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How Covid-19 accelerated cloud investment in the financial world

Cloud computing is no longer a thing of the future for banks that want to remain competitive

Cloud is no longer a future or emerging trend, but a critical investment a financial institution must make to remain competitive.

It took the abrupt move to remote working at the start of the Covid-19 pandemic for financial institutions to push cloud investment to the top of their agenda. This is demonstrated by HSBC’s strategic cloud agreement with Amazon Web Services (AWS), Deutsche Bank and Google Cloud’s 10-year strategic partnership, and Santander’s latest announcement that it is migrating more than 200 servers to the cloud per day, with a 2023 deadline to complete the transformation. 

Today, hybrid working is a critical business need, and it relies on the cloud for continuity and productivity. Cloud strategies are rightly in the spotlight. According to an Association for Financial Markets in Europe and PwC survey, 2020 saw a 30% rise in cloud adoption from 2018, and Gartner estimate that cloud spending is set to increase by 18% in 2021 alone. 

As financial institutions continue hybrid working long after the pandemic, they must consider if they have the capability to migrate to, or better utilise, the cloud while also navigating extensive security and regulatory demands. 

Adopting the cloud 

Amidst pandemic-related branch and office closures, financial institutions turned to cloud services to help internal and external operations run as efficiently as possible. One notable shift was in secure home-working capabilities.

According to PwC, only 29% of financial services firms had 60% or more of their workforce operating from home at least once per week pre-pandemic. This number increased by 40% in the wake of Covid-19, and saw financial institutions utilise the cloud to facilitate working from home and mitigate the impact felt by customers in the early stages of the pandemic.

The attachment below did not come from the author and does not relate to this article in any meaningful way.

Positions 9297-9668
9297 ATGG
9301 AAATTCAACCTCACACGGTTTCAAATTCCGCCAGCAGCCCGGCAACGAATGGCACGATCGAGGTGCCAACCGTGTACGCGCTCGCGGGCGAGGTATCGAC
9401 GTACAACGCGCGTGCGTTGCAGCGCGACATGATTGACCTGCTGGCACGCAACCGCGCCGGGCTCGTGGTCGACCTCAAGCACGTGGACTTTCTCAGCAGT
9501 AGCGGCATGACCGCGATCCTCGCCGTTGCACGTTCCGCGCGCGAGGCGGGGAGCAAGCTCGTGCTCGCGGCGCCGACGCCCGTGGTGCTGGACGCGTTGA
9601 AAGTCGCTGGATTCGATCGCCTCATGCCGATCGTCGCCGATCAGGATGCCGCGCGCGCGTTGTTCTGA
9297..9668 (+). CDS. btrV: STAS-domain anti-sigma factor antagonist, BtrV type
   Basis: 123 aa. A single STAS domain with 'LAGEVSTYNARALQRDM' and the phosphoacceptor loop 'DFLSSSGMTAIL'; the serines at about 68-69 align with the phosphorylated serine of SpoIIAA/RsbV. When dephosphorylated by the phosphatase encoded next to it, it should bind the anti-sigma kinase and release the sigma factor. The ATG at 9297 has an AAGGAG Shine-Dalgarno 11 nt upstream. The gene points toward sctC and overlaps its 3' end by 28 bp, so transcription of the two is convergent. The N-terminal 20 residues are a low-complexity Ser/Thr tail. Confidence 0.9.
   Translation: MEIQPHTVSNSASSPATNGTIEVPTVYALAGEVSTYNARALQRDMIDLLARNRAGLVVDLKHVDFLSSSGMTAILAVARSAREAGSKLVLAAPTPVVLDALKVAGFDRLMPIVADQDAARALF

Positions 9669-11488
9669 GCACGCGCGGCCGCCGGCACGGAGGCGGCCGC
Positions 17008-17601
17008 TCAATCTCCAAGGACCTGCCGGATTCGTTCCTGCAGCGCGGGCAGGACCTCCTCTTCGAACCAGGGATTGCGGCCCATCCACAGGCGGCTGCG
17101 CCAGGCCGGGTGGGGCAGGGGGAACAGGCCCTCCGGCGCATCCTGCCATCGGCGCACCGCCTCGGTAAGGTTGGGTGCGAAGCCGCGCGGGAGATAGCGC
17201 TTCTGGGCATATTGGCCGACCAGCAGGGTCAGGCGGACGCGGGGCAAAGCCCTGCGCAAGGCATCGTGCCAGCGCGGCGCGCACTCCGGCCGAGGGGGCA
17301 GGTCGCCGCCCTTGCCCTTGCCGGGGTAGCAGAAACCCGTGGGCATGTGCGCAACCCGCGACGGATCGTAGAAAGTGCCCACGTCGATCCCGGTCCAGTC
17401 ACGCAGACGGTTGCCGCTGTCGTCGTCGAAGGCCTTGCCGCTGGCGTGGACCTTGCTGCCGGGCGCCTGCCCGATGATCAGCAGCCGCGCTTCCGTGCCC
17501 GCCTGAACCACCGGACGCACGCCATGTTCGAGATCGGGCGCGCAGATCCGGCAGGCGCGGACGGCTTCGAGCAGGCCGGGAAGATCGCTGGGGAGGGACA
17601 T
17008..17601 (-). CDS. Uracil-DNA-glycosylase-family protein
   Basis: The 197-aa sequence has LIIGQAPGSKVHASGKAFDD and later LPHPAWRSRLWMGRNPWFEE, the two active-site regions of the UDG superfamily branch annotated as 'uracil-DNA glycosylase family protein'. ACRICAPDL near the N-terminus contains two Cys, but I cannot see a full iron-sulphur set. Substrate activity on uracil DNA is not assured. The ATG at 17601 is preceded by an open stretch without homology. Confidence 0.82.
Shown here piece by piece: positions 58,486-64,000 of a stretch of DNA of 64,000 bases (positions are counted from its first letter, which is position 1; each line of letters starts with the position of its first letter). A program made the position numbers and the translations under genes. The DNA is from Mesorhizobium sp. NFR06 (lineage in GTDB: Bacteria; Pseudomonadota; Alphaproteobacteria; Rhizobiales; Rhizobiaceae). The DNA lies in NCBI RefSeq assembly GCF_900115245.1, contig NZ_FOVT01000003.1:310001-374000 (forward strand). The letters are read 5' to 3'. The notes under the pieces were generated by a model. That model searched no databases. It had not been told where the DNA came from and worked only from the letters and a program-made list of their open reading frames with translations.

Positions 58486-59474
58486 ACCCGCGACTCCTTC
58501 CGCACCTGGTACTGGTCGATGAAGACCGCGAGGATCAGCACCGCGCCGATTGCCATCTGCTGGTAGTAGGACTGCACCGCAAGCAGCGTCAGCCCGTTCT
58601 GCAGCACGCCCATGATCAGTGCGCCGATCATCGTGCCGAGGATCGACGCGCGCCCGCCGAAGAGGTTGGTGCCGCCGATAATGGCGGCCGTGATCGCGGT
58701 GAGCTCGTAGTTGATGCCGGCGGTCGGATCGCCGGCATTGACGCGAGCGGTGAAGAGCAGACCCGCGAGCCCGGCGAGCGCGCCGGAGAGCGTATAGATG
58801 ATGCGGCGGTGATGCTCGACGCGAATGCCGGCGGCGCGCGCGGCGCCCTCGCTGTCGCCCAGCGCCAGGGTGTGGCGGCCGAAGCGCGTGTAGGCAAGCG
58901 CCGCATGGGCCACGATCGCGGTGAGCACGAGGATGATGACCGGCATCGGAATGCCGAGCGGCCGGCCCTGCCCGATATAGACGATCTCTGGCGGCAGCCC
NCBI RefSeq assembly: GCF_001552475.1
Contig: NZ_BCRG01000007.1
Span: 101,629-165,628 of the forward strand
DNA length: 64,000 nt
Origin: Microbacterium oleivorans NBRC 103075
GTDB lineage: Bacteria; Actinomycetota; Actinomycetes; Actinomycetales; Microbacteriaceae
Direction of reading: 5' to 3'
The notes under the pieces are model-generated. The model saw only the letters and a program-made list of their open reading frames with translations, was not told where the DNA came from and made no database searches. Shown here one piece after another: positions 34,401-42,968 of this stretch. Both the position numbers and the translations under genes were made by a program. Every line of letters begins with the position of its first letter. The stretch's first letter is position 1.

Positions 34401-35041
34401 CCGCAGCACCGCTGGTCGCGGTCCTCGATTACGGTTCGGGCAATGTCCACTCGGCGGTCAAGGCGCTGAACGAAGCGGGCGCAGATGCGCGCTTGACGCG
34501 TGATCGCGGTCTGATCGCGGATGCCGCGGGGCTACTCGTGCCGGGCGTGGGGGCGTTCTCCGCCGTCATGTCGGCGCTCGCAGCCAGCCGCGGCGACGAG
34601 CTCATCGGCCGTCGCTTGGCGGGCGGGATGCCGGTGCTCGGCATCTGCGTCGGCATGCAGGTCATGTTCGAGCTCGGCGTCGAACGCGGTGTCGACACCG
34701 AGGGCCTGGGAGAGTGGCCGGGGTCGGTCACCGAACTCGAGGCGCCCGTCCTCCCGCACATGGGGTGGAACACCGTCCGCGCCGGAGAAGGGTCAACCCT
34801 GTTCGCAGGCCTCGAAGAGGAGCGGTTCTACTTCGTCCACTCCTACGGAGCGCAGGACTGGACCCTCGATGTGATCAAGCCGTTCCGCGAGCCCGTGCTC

Although this shift to remote working is new, financial institutions were investing in cloud technologies long before the pandemic. Institutions striving for cloud choose it for a host of reasons – to offer customers more innovative services such as remote banking, to drive down costs and to suit different market strategies, for example.

It’s simply accelerated as institutions found themselves having to respond to evolving market dynamics such as bank closures and the need for cashless alternatives. Cloud became the new backbone of global finance almost overnight, helping the industry to manage an increasingly sprawling workforce, moving operations online and equipping their customers with the tools to keep the show going.

Barriers to adoption

However, the migration to cloud hasn’t been without its issues. Regulation, data security and the risks that accompany outsourcing internal processes are a few that senior decision-makers must contend with.